Darius tried to encourage Daniel with, “Your God whom you constantly serve will Himself deliver you.”
So with Daniel in the lions den, Darius left and struggled to go to sleep. In spite of his statement of encouragement, he worried about what would happen to Daniel.
Then the king went off to his palace and spent the night fasting, and no entertainment was brought before him; and his sleep fled from him. Then the king arose with the dawn, at the break of day, and went in haste to the lions’ den. And when he had come near the den to Daniel, he cried out with a troubled voice. The king spoke and said to Daniel, “Daniel, servant of the living God, has your God, whom you constantly serve, been able to deliver you from the lions?” Then Daniel spoke to the king, “O king, live forever! My God sent His angel and shut the lions’ mouths, and they have not harmed me, inasmuch as I was found innocent before Him; and also toward you, O king, I have committed no crime.” Then the king was very pleased and gave orders for Daniel to be taken up out of the den. So Daniel was taken up out of the den, and no injury whatever was found on him, because he had trusted in his God. (NASB) Dan. 6:18-23
In the morning, Darius rushed to see if Daniel was alive. Daniel was alive and Darius was very pleased. God had chosen to save Daniel. Apparently after the thirty days (verse 7) had passed, Darius ordered Daniel’s enemies killed.
The king then gave orders, and they brought those men who had maliciously accused Daniel, and they cast them, their children, and their wives into the lions’ den; and they had not reached the bottom of the den before the lions overpowered them and crushed all their bones. (NASB) Dan. 6:24
Then he issued an edict which gave glory, praise and honor to God.
Then Darius the king wrote to all the peoples, nations, and men of every language who were living in all the land: “May your peace abound! I make a decree that in all the dominion of my kingdom men are to fear and tremble before the God of Daniel; For He is the living God and enduring forever, And His kingdom is one which will not be destroyed, And His dominion will be forever. He delivers and rescues and performs signs and wonders In heaven and on earth, Who has also delivered Daniel from the power of the lions.” (NASB) Dan. 6:25-27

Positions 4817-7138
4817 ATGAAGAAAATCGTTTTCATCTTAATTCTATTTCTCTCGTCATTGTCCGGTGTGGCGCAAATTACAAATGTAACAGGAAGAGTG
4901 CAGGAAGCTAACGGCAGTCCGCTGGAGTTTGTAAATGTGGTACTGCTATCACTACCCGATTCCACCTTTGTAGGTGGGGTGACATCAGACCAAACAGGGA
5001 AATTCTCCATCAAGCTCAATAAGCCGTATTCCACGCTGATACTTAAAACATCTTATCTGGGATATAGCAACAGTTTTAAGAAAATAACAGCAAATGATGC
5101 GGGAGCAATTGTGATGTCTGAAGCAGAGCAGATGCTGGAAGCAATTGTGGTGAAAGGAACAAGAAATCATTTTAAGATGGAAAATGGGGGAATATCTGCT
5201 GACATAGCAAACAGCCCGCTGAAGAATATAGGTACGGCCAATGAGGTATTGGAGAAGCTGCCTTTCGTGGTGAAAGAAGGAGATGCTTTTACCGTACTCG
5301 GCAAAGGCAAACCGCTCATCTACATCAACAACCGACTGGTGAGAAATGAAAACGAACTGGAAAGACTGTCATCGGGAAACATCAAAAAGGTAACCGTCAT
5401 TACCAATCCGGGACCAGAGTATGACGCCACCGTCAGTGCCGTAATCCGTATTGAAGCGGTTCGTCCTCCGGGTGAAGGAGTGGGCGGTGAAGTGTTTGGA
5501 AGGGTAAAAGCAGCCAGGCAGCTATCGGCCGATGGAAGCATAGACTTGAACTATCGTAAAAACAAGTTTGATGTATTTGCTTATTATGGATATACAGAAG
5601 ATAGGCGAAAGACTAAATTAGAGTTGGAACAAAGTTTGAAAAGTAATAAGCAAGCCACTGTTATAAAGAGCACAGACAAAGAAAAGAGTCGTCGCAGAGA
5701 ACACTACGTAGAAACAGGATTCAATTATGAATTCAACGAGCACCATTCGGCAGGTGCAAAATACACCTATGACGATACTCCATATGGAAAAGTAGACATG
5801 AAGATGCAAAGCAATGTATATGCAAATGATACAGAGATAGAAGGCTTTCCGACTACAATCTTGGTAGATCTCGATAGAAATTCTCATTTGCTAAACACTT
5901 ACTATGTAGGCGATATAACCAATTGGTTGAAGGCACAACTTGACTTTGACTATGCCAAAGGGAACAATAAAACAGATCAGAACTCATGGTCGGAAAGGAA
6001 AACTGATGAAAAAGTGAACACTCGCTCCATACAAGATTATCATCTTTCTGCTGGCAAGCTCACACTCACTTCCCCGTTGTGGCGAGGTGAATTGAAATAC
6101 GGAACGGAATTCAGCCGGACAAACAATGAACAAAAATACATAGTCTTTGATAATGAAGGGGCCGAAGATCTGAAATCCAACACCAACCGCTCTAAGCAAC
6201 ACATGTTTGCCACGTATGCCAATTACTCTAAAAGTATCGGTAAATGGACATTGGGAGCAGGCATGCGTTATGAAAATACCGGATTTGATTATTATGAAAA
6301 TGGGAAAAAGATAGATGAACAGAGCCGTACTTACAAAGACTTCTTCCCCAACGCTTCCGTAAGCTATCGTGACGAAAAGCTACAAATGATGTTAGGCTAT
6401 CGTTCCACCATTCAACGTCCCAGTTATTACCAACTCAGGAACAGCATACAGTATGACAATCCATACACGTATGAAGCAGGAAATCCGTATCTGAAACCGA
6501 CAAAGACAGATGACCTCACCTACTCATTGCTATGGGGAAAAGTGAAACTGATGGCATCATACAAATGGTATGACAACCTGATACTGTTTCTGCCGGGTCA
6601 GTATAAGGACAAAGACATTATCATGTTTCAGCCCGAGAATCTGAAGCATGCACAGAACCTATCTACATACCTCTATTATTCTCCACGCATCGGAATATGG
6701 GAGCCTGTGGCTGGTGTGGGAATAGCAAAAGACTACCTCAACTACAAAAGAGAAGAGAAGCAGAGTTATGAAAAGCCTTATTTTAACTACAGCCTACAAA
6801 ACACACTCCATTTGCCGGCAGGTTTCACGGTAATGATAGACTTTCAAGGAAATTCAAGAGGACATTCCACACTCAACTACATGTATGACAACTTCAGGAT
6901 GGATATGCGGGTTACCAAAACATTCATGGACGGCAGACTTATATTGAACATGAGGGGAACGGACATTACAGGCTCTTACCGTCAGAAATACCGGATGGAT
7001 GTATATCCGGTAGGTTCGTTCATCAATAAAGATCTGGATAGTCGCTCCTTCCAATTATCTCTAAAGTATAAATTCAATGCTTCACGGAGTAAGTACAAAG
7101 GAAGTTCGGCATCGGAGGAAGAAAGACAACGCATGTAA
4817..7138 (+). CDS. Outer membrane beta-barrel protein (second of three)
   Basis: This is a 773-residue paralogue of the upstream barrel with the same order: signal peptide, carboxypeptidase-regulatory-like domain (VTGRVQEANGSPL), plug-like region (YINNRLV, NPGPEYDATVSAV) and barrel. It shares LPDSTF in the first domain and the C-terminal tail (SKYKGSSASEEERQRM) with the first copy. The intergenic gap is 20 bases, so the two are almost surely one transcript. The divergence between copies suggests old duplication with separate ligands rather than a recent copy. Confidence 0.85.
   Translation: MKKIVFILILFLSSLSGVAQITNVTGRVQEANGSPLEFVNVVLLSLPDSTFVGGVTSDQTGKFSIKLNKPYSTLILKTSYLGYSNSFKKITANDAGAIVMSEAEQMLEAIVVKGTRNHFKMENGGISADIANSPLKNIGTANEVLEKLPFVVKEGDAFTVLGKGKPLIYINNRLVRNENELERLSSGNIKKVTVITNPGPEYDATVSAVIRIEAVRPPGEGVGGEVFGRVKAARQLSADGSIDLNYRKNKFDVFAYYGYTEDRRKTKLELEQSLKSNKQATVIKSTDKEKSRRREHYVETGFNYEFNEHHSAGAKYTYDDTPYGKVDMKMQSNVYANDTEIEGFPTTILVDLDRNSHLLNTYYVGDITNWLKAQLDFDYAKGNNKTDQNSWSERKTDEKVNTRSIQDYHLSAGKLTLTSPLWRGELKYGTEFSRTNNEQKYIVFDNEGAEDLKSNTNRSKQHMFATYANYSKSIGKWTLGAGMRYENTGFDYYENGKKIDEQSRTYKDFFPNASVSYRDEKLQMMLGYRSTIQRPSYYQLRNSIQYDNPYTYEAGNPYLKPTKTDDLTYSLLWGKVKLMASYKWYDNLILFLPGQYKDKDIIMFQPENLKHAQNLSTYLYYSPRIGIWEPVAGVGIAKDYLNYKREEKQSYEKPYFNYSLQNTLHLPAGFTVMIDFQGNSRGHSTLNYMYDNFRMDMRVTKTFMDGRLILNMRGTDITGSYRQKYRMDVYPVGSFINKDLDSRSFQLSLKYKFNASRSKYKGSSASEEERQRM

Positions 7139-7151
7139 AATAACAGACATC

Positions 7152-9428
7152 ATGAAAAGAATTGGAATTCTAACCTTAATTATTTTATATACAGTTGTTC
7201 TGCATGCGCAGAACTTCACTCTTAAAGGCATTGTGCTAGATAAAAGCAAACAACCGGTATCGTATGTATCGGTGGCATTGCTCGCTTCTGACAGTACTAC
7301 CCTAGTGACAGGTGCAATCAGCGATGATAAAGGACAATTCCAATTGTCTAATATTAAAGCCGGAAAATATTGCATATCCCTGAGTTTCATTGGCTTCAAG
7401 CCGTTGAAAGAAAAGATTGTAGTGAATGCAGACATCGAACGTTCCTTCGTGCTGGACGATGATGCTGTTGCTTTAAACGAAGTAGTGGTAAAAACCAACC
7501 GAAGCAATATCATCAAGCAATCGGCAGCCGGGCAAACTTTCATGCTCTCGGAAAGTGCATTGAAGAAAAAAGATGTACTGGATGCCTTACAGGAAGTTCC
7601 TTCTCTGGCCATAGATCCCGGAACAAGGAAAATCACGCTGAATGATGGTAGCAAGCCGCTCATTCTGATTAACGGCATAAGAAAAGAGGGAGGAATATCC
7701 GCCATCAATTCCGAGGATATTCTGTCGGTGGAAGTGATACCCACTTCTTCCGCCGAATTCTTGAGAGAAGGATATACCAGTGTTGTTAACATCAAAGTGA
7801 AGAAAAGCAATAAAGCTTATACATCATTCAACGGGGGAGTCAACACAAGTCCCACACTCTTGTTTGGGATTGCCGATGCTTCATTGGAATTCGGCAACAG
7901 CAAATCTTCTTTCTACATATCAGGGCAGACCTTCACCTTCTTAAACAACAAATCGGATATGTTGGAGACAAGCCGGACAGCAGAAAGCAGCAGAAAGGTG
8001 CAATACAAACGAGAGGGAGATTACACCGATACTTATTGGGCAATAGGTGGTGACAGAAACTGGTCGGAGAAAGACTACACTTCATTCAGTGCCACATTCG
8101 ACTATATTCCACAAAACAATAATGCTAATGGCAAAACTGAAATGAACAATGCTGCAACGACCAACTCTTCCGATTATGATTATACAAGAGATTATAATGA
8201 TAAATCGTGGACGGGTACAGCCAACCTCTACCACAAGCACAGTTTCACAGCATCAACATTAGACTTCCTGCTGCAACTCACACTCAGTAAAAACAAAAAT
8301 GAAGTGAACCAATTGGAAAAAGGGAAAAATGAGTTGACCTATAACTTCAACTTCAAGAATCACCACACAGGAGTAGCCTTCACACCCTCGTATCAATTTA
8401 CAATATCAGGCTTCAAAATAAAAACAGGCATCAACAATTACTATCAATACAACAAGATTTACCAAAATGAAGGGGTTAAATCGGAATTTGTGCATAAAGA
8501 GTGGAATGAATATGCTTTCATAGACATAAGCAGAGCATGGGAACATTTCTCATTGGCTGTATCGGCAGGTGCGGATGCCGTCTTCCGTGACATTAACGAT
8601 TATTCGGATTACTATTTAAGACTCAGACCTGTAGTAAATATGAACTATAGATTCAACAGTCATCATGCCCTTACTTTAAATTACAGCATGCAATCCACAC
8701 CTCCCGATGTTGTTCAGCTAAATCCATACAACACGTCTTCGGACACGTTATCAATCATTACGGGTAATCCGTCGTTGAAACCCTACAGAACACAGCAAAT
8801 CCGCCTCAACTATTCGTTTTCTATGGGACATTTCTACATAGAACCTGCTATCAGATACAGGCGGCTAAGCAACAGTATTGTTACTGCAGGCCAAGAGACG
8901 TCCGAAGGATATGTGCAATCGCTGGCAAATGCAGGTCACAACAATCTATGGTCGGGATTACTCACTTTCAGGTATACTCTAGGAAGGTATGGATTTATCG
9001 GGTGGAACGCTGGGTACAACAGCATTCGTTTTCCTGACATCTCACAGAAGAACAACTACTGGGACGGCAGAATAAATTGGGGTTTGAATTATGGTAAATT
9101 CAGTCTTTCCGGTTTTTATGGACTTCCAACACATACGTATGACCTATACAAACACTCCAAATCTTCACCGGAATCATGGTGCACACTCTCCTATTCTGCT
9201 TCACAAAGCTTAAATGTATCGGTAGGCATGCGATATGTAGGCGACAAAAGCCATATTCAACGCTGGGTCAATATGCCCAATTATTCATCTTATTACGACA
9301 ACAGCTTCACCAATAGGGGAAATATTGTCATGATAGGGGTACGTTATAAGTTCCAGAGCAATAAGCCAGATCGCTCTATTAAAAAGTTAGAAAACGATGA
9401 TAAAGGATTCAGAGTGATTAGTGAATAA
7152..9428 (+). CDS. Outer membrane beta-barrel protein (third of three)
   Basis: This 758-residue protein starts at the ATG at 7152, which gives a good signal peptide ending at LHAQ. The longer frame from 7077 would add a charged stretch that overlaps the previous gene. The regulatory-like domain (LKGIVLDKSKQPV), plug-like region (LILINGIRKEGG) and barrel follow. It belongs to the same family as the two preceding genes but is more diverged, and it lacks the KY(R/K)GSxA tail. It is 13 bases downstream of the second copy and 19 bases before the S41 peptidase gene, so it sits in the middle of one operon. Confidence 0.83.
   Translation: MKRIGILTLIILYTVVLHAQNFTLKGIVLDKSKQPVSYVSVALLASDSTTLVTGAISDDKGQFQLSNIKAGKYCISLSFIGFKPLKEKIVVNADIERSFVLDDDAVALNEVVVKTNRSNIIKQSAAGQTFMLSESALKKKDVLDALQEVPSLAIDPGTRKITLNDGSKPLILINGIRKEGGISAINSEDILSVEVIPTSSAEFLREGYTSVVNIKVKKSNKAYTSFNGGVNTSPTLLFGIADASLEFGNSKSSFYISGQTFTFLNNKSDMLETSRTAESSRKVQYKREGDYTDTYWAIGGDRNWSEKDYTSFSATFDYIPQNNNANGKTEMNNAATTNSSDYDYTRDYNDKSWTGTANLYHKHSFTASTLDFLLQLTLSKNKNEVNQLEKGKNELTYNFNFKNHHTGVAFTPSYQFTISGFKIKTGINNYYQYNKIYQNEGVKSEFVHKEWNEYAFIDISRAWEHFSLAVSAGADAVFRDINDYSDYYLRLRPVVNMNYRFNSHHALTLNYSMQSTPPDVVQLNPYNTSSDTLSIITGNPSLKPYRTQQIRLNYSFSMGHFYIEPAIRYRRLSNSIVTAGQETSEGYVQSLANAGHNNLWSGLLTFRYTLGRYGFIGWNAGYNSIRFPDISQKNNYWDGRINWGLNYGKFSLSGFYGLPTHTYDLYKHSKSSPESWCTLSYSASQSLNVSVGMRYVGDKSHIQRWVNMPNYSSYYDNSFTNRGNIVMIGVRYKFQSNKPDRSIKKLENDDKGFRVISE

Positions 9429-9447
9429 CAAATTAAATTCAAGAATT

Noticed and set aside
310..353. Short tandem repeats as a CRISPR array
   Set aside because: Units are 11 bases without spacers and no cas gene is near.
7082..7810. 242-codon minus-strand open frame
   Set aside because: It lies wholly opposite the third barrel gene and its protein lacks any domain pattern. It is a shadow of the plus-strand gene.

What a miracle God performed.
So this Daniel enjoyed success in the reign of Darius and in the reign of Cyrus the Persian. (NASB) Dan. 6:28
I believe that God included this event as one more reminder that He wants us to be faithful to Him no matter what happens to us. God honored Shadrach, Meshach and Abed-nego in Daniel 3:28 with Darius’ comment,
. . . . delivered His servants who put their trust in Him, violating the king’s command, and yielded up their bodies. (NASB) Dan. 3:28
They trusted God. God also honored bold Daniel with,
Daniel was taken up out of the den, and no injury whatever was found on him, because he had trusted in his God. (NASB) Dan. 6:23
The key to faithfulness is trust and boldness which comes through the Holy Spirit. Where are you? Are you faithful to Him or in compromise to people, situations, and circumstances? Are you trusting Him? Are you looking to the Spirit to empower you (Eph. 5:17-18)? Are you willing to submit to His will? The great reformer Zwingle had this to say to us,
The blows by which people are attempting to subvert the house of God are so rude and the assaults so frequent, that it is not only the winds and rain that beat on it . . . but hail and lightning. Had I not noticed that the Lord was preserving the vessel, I would long ago have thrown the helm into the sea. I behold Him through the storm strengthening, adjusting the yards, spreading the sails, and commanding the very winds. Should I not, then, be a coward if I were to abandon my post? I commit myself wholly to His sovereign goodness! Let Him govern; let Him hurry or delay; let Him plunge us into the bottom of the sea; we will fear nothing!